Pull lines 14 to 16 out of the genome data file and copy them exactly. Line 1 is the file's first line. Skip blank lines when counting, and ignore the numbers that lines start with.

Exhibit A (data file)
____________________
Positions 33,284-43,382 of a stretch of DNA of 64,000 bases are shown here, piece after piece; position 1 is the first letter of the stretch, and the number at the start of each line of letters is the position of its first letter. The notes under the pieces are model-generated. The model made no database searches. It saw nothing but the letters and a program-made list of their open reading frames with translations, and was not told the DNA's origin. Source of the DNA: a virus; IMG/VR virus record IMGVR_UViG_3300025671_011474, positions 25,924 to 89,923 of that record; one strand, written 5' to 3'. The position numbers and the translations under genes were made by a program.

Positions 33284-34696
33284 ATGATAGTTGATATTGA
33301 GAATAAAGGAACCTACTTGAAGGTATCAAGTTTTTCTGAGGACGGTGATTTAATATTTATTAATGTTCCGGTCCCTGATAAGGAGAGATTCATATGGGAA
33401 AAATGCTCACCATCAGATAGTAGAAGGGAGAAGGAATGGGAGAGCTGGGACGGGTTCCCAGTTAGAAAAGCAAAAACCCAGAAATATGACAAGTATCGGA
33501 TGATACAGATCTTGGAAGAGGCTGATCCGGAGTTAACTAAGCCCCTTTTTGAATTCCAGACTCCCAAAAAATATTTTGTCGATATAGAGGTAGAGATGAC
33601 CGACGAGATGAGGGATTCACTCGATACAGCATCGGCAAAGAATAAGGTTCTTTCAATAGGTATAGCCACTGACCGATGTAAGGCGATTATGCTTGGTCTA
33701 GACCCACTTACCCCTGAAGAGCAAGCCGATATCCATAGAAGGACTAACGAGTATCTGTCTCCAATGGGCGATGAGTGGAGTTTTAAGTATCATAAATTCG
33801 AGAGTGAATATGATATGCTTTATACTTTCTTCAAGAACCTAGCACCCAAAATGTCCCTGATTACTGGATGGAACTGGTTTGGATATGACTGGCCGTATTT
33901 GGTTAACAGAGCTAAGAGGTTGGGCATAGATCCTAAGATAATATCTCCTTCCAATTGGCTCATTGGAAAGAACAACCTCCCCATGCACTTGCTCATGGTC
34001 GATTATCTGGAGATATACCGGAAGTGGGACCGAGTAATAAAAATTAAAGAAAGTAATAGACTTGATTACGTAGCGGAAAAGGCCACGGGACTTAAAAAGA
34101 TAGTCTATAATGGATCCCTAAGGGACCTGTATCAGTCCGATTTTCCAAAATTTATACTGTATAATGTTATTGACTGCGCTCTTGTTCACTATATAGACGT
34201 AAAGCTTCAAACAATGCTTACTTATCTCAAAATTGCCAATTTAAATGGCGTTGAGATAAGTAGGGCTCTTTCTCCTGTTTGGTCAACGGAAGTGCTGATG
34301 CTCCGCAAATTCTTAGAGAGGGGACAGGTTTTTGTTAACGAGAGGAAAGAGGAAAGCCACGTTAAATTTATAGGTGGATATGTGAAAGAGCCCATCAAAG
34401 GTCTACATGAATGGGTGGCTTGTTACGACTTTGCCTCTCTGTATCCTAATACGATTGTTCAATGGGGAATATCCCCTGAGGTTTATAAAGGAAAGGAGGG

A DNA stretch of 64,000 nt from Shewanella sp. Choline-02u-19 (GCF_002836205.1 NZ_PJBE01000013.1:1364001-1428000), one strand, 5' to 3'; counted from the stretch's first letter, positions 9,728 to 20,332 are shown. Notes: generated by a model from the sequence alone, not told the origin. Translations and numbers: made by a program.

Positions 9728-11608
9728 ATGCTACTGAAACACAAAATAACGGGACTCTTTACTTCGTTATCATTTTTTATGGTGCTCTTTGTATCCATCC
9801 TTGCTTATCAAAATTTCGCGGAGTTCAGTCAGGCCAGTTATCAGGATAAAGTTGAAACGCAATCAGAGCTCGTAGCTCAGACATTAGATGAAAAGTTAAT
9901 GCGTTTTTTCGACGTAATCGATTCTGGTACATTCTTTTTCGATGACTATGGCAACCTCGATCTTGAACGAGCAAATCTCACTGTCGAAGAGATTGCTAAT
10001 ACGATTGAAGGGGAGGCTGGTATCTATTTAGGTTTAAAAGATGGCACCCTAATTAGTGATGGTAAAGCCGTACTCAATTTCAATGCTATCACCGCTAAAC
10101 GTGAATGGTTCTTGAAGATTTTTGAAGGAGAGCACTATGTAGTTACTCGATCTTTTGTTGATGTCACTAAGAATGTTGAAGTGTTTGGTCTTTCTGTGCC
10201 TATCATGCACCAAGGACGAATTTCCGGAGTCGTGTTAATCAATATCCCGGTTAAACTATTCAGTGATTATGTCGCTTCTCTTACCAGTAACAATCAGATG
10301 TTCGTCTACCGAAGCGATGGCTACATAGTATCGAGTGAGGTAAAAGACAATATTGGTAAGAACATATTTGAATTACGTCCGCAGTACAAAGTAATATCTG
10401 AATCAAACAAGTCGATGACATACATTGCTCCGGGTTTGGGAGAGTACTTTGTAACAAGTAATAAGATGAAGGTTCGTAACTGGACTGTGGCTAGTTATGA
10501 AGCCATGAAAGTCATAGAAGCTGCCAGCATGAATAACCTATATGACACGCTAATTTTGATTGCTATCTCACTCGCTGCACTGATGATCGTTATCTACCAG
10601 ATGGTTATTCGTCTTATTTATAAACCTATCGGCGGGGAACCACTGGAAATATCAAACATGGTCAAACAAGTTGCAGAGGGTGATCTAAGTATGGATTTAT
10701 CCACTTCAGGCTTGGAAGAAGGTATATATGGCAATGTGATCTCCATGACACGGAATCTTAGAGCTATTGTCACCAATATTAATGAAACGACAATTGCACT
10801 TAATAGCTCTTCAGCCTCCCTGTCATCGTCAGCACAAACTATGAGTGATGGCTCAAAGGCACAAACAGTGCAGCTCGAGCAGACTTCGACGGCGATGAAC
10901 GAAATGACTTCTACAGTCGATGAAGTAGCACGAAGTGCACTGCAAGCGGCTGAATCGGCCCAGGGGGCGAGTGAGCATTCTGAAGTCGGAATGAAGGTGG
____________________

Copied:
34301 CTCCGCAAATTCTTAGAGAGGGGACAGGTTTTTGTTAACGAGAGGAAAGAGGAAAGCCACGTTAAATTTATAGGTGGATATGTGAAAGAGCCCATCAAAG
34401 GTCTACATGAATGGGTGGCTTGTTACGACTTTGCCTCTCTGTATCCTAATACGATTGTTCAATGGGGAATATCCCCTGAGGTTTATAAAGGAAAGGAGGG

A DNA stretch of 64,000 nt from Shewanella sp. Choline-02u-19 (GCF_002836205.1 NZ_PJBE01000013.1:1364001-1428000), one strand, 5' to 3'; counted from the stretch's first letter, positions 9,728 to 20,332 are shown. Notes: generated by a model from the sequence alone, not told the origin. Translations and numbers: made by a program.